When children are young and the questions are things like: “Daddy, why do I get boogers in my nose?” or “Mommy, why do Daddy’s farts smell so bad?” the challenge to dignity isn’t all that great.  But as our children mature and the questions become more sexual in nature, far too many adults/teachers shy away in embarrassment from these assaults on adult dignity.  Among the many embarrassing questions I’ve been asked, the following three questions stand out for me.  They were serious questions asked in class.  Although they challenged my dignity, I felt they were worthy of serious, dignified, honest answers.

I was asked: “Mr. D., what’s a stiffy?”  “Mr. D., why do your nipples look like that?”  and finally, “Mr. D., have you ever kissed a man?”

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Teachers Are Older Than Dirt!

cracks in the land

Teachers can age quickly.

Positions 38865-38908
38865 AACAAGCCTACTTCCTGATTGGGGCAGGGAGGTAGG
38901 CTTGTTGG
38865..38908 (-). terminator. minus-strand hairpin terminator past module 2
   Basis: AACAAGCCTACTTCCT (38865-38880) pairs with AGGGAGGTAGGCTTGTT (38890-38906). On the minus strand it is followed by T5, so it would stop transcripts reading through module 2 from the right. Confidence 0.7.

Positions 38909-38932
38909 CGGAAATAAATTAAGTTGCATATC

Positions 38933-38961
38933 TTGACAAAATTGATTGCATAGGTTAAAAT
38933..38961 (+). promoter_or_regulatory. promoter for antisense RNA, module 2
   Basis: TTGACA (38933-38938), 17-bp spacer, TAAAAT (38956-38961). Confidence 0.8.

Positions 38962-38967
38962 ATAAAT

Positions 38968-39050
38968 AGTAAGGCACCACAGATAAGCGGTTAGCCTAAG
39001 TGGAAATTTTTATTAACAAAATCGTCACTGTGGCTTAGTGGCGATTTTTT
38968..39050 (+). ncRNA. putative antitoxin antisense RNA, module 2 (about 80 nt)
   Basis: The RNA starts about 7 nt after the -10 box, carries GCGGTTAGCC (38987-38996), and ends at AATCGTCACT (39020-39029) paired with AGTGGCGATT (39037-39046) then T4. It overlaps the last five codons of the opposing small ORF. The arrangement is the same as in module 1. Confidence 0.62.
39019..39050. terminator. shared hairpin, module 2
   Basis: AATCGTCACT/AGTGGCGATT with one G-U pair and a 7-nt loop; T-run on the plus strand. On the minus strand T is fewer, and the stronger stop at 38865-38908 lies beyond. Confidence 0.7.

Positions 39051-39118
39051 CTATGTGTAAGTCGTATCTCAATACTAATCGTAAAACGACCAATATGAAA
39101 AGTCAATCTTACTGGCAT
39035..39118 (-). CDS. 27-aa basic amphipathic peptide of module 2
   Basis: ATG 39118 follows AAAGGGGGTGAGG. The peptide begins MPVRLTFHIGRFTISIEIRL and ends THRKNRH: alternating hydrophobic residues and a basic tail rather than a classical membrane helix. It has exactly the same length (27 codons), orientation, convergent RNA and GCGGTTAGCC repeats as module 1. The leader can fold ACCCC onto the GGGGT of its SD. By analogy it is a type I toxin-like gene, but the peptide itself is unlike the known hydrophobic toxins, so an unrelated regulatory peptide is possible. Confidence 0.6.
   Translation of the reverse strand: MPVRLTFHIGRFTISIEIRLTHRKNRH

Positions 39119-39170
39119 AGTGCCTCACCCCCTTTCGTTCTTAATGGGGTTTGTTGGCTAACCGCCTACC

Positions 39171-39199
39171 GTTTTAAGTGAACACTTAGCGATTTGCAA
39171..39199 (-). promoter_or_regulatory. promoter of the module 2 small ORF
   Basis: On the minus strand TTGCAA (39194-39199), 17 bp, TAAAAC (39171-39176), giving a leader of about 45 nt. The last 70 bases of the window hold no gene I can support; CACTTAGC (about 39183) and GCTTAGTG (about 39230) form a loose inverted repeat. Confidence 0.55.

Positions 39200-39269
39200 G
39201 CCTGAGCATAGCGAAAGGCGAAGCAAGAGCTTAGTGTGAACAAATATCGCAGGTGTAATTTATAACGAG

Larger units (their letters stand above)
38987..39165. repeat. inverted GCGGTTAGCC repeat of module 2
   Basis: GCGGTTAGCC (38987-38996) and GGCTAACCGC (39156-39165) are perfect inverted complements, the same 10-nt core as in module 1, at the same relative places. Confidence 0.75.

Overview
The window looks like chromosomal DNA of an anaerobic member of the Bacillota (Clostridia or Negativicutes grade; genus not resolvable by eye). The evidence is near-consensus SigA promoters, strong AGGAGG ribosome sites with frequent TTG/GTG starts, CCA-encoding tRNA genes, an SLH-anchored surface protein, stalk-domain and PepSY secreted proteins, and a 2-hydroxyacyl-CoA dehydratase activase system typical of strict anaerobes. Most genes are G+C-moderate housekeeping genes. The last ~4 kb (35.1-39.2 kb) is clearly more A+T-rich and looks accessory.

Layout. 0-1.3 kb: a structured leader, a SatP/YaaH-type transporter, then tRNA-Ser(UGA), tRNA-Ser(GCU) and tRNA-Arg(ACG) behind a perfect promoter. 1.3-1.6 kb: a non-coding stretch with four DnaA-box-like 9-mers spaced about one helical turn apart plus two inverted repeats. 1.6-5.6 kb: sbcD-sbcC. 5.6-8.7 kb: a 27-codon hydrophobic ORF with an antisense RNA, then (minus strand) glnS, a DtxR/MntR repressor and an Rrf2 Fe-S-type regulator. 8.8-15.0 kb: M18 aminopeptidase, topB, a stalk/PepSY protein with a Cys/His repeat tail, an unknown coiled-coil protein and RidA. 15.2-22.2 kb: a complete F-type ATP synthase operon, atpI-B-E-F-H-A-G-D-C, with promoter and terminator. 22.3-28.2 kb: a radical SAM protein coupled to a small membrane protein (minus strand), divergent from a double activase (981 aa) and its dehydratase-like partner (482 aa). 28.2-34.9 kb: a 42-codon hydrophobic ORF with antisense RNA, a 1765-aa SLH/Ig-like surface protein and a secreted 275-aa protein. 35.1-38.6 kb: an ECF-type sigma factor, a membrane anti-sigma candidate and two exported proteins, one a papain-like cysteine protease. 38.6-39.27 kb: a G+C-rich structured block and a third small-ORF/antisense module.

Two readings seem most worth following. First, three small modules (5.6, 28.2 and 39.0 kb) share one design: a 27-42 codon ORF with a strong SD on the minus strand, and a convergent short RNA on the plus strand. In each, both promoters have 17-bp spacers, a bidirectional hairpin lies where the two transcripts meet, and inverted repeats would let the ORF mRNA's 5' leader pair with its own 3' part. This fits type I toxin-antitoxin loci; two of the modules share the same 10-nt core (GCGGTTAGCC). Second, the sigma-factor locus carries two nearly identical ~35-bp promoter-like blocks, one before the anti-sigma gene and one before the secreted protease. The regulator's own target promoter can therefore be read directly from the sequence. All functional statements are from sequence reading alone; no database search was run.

Let’s face it, teaching is a tough profession, and physically, it ages most of us very rapidly (those of us who stay with the profession may look old but we’re young at heart!).  Yes, there are those teachers who appear to have the sweet bloom of youth but that’s because they just recently got into teaching right out of college (time will take it’s toll!).   Review the lyrics to Don’t Stand So Close to Me by the Police or Hot for Teacher by Van Halen – sometimes the teachers are indeed young and attractive (i.e. hot).  But for most of us, once we pass 25 or 30 years old, we are considered by our students to be older than their grandparents.  And even though they may love us and respect us, it doesn’t help that children are such poor judges of age, along with being brutally honest.  Witness what happened to cute, classy, crazy Ms. Curtis (not her real name – but read more about Ms. Curtis in my novella What Happened to David).